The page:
You’ll love Palm Cove even if you hate the idea of taking it easy on vacation. The region’s gentle breezes are ideal for beginner kiteboarders, and taking a kiteboarding class is one of the most memorable things to do in Cairns. In Palm Cove, you can take anything from a one-hour intro lesson to an all-day one-on-one class with a kitesurfing pro. If you fall in, don’t worry—the water here is calm and shallow.
Dive into Aboriginal Culture at Tjapukai Cultural Park
Tjapukai Cultural Park may not be the kind of destination that gets your blood pumping, but visiting the large park is one of the most educational and fascinating things to do if you love history and culture.
The Aboriginal Djabugay people have lived in this area for millennia. At Tjapukai Cultural Park, you can learn more about the traditional lifestyle, beliefs, and practices of Australia’s first people. There’s plenty to do here to fill at least one day, so you’ll have to be selective of what you want to see. You may want to start with a high-tech stage show explaining the Djabugay origin story, or sit in on a talk and demonstration of Aboriginal art from around the country.
If you prefer a more active adventure, head straight to lessons on throwing boomerangs and traditional spears. Musically inclined? Learn to play the didgeridoo. Other options include participating in a Corroboree celebration and learning about native plant identification and hunting practices. There are very few places in Australia where you can experience such an in-depth look at Aboriginal culture.
Paddleboard Around Fitzroy Island
Fitzroy Island National Park encompasses more than 800 acres around Fitzroy Island, and since the Great Barrier Reef surrounds the island, it’s a wonderful place to get out on the water. The reef here is relatively healthy and colorful, which means it attracts a wide variety of marine life.
You can jump in the water right from the beach, or take a paddleboard out over the reef. The water is clear and shallow, so you’ll see wildlife and coral just below the surface as you paddle across the calm water. The island has its own mini reef, which means you don’t have to paddle very far or fast to find amazing underwater views.
Explore Queensland on an ATV
If you don’t mind getting a little muddy and dirty, driving an ATV through the jungle is a thrilling experience. There’s so much open space and so many diverse landscapes in the surrounding area that you can get a good feel for the region during a three-hour journey.
Since you’ll get to drive your own ATV, you can control the level of adventure. If you’re a first-timer, feel free to take it easy and cruise slowly along the jungle roads. If you’re an adrenaline junkie, you’ll have plenty of opportunities to bounce across muddy patches, stream crossings, and fun downhill trail sections.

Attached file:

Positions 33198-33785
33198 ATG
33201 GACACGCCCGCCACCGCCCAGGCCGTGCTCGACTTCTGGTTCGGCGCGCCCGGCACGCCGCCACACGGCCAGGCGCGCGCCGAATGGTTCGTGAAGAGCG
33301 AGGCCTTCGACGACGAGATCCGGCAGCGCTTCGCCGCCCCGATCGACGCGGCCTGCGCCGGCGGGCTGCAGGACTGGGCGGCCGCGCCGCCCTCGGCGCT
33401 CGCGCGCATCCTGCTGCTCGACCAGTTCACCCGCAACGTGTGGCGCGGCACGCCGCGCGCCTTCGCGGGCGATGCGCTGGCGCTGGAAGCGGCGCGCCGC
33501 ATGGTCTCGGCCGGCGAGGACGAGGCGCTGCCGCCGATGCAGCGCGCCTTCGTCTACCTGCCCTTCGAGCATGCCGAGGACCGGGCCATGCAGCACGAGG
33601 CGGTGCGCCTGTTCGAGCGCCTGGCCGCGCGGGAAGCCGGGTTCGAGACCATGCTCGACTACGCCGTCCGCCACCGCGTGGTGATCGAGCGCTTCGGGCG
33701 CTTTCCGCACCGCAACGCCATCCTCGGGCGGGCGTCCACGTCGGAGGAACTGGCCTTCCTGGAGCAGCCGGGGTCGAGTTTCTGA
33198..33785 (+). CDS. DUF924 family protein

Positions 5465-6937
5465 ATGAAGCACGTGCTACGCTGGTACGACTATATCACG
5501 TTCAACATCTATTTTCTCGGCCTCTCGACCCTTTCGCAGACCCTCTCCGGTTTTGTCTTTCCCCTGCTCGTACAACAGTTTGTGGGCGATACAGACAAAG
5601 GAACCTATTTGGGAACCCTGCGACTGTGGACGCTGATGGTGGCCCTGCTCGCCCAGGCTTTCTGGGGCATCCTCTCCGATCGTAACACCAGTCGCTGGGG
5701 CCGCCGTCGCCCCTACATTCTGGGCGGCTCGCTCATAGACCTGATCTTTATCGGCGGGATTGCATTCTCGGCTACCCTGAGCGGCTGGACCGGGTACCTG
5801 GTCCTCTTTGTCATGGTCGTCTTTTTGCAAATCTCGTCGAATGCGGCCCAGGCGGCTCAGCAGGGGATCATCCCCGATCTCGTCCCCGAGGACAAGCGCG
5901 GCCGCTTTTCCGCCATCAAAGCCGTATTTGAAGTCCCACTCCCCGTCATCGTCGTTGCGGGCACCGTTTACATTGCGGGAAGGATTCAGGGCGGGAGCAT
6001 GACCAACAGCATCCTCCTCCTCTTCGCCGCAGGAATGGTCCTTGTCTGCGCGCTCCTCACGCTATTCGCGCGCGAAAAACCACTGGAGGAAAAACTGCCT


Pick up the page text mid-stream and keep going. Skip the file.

Ride Horses Through a Marshy Billabong
Horseback riding through the jungle and countryside is one of the most peaceful things to do in Cairns, and not just for the opportunity to trek with these beautiful, gentle stock horses. It’s also a wonderful way to relax and feel connected to the environment, as horses can move fairly quietly along the trails, and their hoof sounds don’t scare away wildlife the way people’s sounds and voices might.
As you ride through the billabong (that’s a wet, marshy area, for non-Australians) keep an eye out for native birds and amphibians. You may even see a saltwater crocodile leisurely soaking up the sun on the shore.
The horses are comfortable in hot environments and are used to carrying guests on their backs, so this adventure is great for first-timers or travelers with limited horseback riding experience. The horses are slow and gentle, so it’s more of a relaxing ride than a high-adrenaline gallop.
Spot a Sulphur-Crested Cockatoo
Spot some of the country’s fascinating birdlife in the Cairns Botanical Gardens, home to more than 40 species of bird. In fact, the botanical garden’s unofficial saying is, “Come for the flowers, stay for the birds.” Across the 38-hectare (94-acre) property, you can spot colorful rainbow lorikeets and yellow orioles, or harder-to-find birds like the small dusky honeyeater, which requires a keen eye to spot as it blends in with the branches.
The garden hosts a free birdwatching walk every Tuesday morning, but don’t worry if it doesn’t fit your schedule. Many of the park’s birds live near the fresh and saltwater lake areas, and you can download a map and audio guide to listen to as you stroll the grounds on your own.
Before you go, be sure to brush up on the most common birds you may see at the park to make it easy to identify them, though park volunteers and staff are always happy to help. Fortunately, some of the most commonly seen are also the most beautiful, like the white-and-yellow sulphur-crested cockatoo.